Earlier this week I had the pleasure of taking Cory Ryan and Jonathon Willet, both of which are fellow combat Vets, out to Council Grove Reservoir for a day on the water. Built in the early sixties to prevent flooding and help control the Neosho River, the lake was once well known for slab Crappie.
The 3,200 acre lake still has plenty of big fish swimming around but could use a few habitat projects to be perfectly honest about it. With that being said though, For the guys that don't mind putting in the work to sink a pile or two, Council Grove is the perfect place to invest some time and effort into, they would be sure to load up fast and pay off with plenty of good fish. Council Grove Marina, just right down the road from the ramp, has the all the trimmings a good bait shop should have as well as a great Service Dept. and mechanic. With plenty of options for food, gas, and lodging available, the Grove has everything you need to make a day to remember.
Dirty Water Slab Factory-
I can't exactly put my finger on it, but the Kansas lakes that seem to be muddy all the time also seem to grow the biggest fish and Council Grove Reservoir is no exception. I credit it to the muddy water being nutrient rich and not filtered out by Zebra Mussles.
Whatever the reason is I am fine with it. Dirty water makes it easier for me to target the bigger fish that tend to live shallow without them getting to spooky on me.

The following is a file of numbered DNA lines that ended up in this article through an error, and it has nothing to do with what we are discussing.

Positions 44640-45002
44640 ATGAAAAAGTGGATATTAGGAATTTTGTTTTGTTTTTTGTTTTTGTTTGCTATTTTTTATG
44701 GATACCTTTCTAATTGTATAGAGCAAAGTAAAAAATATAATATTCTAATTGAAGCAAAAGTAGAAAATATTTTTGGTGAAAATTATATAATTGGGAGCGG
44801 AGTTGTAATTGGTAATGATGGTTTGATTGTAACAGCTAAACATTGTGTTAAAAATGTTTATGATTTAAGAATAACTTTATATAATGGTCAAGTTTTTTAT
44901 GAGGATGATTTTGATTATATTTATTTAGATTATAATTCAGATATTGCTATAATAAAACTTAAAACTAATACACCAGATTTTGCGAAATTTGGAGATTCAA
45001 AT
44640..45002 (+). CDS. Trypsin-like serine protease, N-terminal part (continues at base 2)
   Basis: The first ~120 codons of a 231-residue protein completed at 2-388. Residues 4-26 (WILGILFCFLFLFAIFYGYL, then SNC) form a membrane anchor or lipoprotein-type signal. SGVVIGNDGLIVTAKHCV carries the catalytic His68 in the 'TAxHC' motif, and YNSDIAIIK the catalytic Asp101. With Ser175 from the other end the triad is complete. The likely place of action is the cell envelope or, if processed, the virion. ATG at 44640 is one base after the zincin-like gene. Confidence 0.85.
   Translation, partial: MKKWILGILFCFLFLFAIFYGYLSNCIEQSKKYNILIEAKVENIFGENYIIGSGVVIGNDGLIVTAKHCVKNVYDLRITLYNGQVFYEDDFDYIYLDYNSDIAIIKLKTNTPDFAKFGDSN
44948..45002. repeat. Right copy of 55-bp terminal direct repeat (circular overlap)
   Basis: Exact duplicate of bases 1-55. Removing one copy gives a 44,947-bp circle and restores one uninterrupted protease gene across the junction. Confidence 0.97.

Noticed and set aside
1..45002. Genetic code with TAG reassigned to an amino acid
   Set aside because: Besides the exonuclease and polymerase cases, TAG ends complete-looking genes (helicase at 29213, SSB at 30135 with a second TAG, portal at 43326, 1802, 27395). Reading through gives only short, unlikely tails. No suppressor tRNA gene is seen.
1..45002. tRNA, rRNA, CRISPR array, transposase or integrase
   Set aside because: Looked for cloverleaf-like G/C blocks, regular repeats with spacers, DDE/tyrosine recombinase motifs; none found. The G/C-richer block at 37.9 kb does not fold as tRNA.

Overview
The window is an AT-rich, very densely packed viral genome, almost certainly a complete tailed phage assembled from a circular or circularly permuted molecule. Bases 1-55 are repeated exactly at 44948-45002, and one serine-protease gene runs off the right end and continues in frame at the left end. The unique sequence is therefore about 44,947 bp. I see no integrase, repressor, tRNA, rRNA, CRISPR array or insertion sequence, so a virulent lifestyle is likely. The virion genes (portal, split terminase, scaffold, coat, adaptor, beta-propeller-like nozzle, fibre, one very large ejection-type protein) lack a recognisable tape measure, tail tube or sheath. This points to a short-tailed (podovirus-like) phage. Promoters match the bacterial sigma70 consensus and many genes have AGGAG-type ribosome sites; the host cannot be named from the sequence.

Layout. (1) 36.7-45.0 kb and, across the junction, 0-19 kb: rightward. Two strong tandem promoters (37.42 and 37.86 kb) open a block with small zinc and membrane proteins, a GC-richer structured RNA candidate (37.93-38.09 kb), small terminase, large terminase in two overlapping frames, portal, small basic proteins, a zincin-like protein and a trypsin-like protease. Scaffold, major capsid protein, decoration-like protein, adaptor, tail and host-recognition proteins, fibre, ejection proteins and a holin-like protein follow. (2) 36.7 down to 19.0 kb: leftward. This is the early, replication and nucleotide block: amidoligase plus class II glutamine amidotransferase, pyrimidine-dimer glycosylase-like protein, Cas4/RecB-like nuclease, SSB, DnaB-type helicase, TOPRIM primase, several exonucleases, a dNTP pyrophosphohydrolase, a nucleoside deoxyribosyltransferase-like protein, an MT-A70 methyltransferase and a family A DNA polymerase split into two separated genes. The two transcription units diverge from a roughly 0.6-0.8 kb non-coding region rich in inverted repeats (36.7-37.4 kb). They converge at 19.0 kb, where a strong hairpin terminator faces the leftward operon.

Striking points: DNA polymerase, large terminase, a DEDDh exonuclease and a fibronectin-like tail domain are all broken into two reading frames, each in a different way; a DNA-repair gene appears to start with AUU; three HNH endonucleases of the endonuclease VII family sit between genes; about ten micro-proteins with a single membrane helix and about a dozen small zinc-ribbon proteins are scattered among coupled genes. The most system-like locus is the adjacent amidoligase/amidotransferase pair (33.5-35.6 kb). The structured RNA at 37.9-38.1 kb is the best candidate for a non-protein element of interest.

Most of the fish we caught were super thick and stocky looking with anything over twelve inches long being to thick to fit in the Crappie checker and a gut that made them look like they had eaten a golf ball or something.
Gear & Presentation-
We were targeting them by parking the nose of my Ranger right on top of the brush piles and letting the Spot Lock feature on my MinnKota fight the wind do all the work to hold the boat still, and there was plenty for it to do, the wind was blowing pretty good that day.
Even though there were rollers and whitecaps we managed to stay pretty much right on top of the sweet spots. The wind driven currents had those Crappies pinned tight to the cover and if you couldn't put it right in the zone and hold it there, it wasn't gonna happen.
Fishing perfectly vertical off the bow of the boat, I had Cory and Jonathon both fishing minnows on drop shot rigs with a 3/8 Oz drop shot weight on the bottom to help them keep in contact with their baits in the 20 mph plus winds. The rods I had them using were ten foot B'nM BGJP's, rigged with 40lb test Suffix braid.
Being one of the most effective ways to pick a pile to pieces that I've ever found, minnows on a drop shot rig was the ticket. We went on to put thirty five good fish in the boat, and had an amazing day in the process!
As long as you don't bury the hooks into the brush piles as you work it over, it is one of the most weedless, snag free ways to target thick cover such as laydowns and brush piles, the weight on the bottom will work it loose the vast majority of the time. We were using Tru-Turn hooks with live minnows, but if you tie on a straight shank Aberdeen hook, plastic jigs can be subbed out for the minnows.